Monday, October 4, 2010


Sometimes it can be fun to play with lost memories. I know that I did recently use a paintbrush to clean my screen. It's all dusty again, and I'm too smart to wipe it off which just makes permanent smudges and little scratches.

I know that it was mine, and what it looked like and I can remember placing it back into its cellophane wrapper after shaking clean the dust, but I can't remember when or where I must have been since there is no place around this apartment now where I would put a paintbrush. It must have been at my sister's house. It must have been a paintbrush I'd left there. I try not to touch the screen and smudge it and make it something less than pristine.

Dust gathers in all the most annoying places, and I can hardly imagine someone having the patience really to disassemble furniture and displace wall hangings and get at all the dust. Although it is only the existence of vacuum cleaners which makes even the attempt seem possible or worth essaying. And then you have to clean the filter, which I did already, before turning on the heat for the first time of the season because I don't really want to stir up dust until I clean. But cleaning out the vacuum cleaner is itself such a dirty business.

Still, there are times when I do enjoy tinkering with my thoughts, and chasing down memories and sometimes I do have the energy to get into all the crevices because I need to get my mind off something else, or am looking forward to the enjoyment after. But it never helps to make it an onerous chore, flecked with guilt, and so the dust mostly gathers. My mind grows old.

I cling to my subjectivity. Who among us would toss that away so carelessly as a song, and not regret in anticipation the moment after it all was just too late? Sure, if it were our child whose life we'd save, or maybe if there were some kind of wholesale emergency and everyone was dying and no way out. Perhaps then we'd throw ourselves in front of some bullet or onto some grenade if it seemed as though there were any hope left at all. Perhaps if there were some massive epidemic, we'd let go of our individual fear. Bad luck for all and some would live.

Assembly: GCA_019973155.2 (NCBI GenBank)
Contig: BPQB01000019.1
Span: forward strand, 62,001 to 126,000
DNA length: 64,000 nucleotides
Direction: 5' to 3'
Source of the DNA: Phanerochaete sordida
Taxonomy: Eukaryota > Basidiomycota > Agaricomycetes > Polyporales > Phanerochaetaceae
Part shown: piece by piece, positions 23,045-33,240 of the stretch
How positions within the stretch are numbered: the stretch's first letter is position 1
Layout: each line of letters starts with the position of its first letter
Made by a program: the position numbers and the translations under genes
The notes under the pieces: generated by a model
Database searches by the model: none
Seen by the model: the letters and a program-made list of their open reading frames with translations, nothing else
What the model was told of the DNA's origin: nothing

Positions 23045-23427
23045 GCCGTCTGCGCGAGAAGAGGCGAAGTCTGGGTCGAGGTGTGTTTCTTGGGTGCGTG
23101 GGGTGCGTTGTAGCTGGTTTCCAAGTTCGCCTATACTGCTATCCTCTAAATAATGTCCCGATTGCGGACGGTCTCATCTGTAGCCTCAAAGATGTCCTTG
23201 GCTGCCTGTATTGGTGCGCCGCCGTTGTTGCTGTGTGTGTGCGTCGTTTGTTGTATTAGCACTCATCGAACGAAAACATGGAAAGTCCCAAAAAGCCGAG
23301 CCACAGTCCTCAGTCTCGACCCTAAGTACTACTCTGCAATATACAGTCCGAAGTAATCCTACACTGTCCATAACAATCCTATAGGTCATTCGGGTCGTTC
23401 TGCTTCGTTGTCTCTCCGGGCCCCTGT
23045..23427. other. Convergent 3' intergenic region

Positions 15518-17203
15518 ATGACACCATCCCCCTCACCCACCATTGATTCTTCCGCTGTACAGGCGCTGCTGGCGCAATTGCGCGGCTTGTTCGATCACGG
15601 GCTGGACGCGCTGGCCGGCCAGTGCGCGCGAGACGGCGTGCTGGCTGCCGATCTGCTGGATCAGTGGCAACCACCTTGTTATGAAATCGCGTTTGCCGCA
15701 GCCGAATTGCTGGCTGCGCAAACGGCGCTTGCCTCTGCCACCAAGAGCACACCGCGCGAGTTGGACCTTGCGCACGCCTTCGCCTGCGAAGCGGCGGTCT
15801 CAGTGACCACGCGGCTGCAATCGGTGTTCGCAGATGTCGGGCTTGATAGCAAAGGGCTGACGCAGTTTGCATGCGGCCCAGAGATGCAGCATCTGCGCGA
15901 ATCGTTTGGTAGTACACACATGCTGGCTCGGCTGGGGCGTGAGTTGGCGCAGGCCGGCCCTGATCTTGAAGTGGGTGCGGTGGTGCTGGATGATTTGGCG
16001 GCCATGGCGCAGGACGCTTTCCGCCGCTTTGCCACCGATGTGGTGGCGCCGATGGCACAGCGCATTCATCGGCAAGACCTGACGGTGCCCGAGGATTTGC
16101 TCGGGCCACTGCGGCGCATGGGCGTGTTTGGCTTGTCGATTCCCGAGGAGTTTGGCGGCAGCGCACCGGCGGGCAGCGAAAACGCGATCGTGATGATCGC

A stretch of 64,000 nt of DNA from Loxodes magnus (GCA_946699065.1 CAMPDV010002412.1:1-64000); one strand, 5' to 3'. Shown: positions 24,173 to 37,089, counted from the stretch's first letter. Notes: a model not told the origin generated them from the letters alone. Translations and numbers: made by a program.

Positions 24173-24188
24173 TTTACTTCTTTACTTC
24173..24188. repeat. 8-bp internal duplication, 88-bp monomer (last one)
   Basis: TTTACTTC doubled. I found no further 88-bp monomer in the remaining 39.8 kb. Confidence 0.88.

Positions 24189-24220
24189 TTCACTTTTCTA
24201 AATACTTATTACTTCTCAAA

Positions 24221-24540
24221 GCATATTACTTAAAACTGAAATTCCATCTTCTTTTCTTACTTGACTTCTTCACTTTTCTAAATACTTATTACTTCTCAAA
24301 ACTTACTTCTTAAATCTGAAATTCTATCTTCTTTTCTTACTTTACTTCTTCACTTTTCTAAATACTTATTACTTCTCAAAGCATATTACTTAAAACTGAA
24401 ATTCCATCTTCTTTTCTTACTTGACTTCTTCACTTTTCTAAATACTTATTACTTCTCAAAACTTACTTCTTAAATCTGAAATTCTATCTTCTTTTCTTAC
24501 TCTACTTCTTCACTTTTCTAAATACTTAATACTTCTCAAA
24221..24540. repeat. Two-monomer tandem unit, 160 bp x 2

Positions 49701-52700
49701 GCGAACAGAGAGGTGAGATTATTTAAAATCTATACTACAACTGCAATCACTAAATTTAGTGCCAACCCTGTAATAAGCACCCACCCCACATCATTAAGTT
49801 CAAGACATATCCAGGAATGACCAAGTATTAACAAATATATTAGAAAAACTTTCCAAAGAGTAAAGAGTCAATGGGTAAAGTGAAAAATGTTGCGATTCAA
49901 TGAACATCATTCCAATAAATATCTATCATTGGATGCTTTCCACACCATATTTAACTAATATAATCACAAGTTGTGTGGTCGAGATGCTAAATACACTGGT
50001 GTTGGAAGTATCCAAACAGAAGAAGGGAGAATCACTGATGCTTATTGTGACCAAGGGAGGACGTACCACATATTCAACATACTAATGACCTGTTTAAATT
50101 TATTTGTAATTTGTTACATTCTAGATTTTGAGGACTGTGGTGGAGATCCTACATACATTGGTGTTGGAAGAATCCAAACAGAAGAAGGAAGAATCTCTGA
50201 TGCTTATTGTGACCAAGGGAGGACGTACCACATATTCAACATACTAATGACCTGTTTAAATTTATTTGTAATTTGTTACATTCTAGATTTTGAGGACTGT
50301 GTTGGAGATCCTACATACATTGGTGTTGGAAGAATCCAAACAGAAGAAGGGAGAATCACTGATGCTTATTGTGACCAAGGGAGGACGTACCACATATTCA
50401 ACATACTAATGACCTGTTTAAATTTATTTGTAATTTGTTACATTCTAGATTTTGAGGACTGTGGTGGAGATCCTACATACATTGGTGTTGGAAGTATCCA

Screen projections of needless death are so sad. Projections of ourselves. Still, once towers of such complexity get built that their collapse is more likely than their staying erect, who shall you blame for their tumbling down? Must it be somebody's fault? Must there be an error at the root of every conflagration or might it be that we just weren't trying hard enough?

What is modernity but the collapse of subjectivity into the illusion of control and so if it does arrive before it's time, then death is always unjustified and terror permanent, until such time as there is no purchase of love any longer and the dust returns? Why do we not try our hardest at every single task before us? Why is that regret not so great? What about a college application or a job application? What if the game is rigged and trying hard isn't going to get it for you anyhow?

What is after this modern phase but waking up to the illusion of control and yet and still we don't do so quietly. Something not quite random would be nice, although it would be nice to win the lottery too. The intentional fallacy is what happens when you invest your talent with that of you that you would like to be proud of, but what is left but for verisimiltude to what you're not, or what you would have been without any you at all to it, but raw talent raw mimesis, clean of any dust.

Is there really anything at all to love in the very best among us, or do they just belong to the ages, to the recording media to something not quite perfected not quite clean but superficially so, airbrushed, who among us can resist tumbling into bed with a willing quarry?

And so what is there to hold onto except money honey? At least that can be counted. At least that counts. What is there to regret more than mis-spent or wasted money, and even rich people seem to have to invest something more like emotion in the money that counts, at least to the giving it away if not to the hoarding of it, or the calculating of the best values. It would not be fair if you didn't have to work for yours!

When you have a lot of it you can seem important to everyone who knows that you have lots of it, but do you feel safe? Isn't there a different kind of terror that maybe you're an asshole and that no-one would love you no matter how much money you might have?

Well, the memory goes anyhow, and so it might be worth investing some derring-do in something better than just to survive, just to make money, just to be clean or beautiful or even healthy.

The memory goes and with it the subjectivity and with that any claim to knowledge that isn't common. Although the common kind can make us feel secure.

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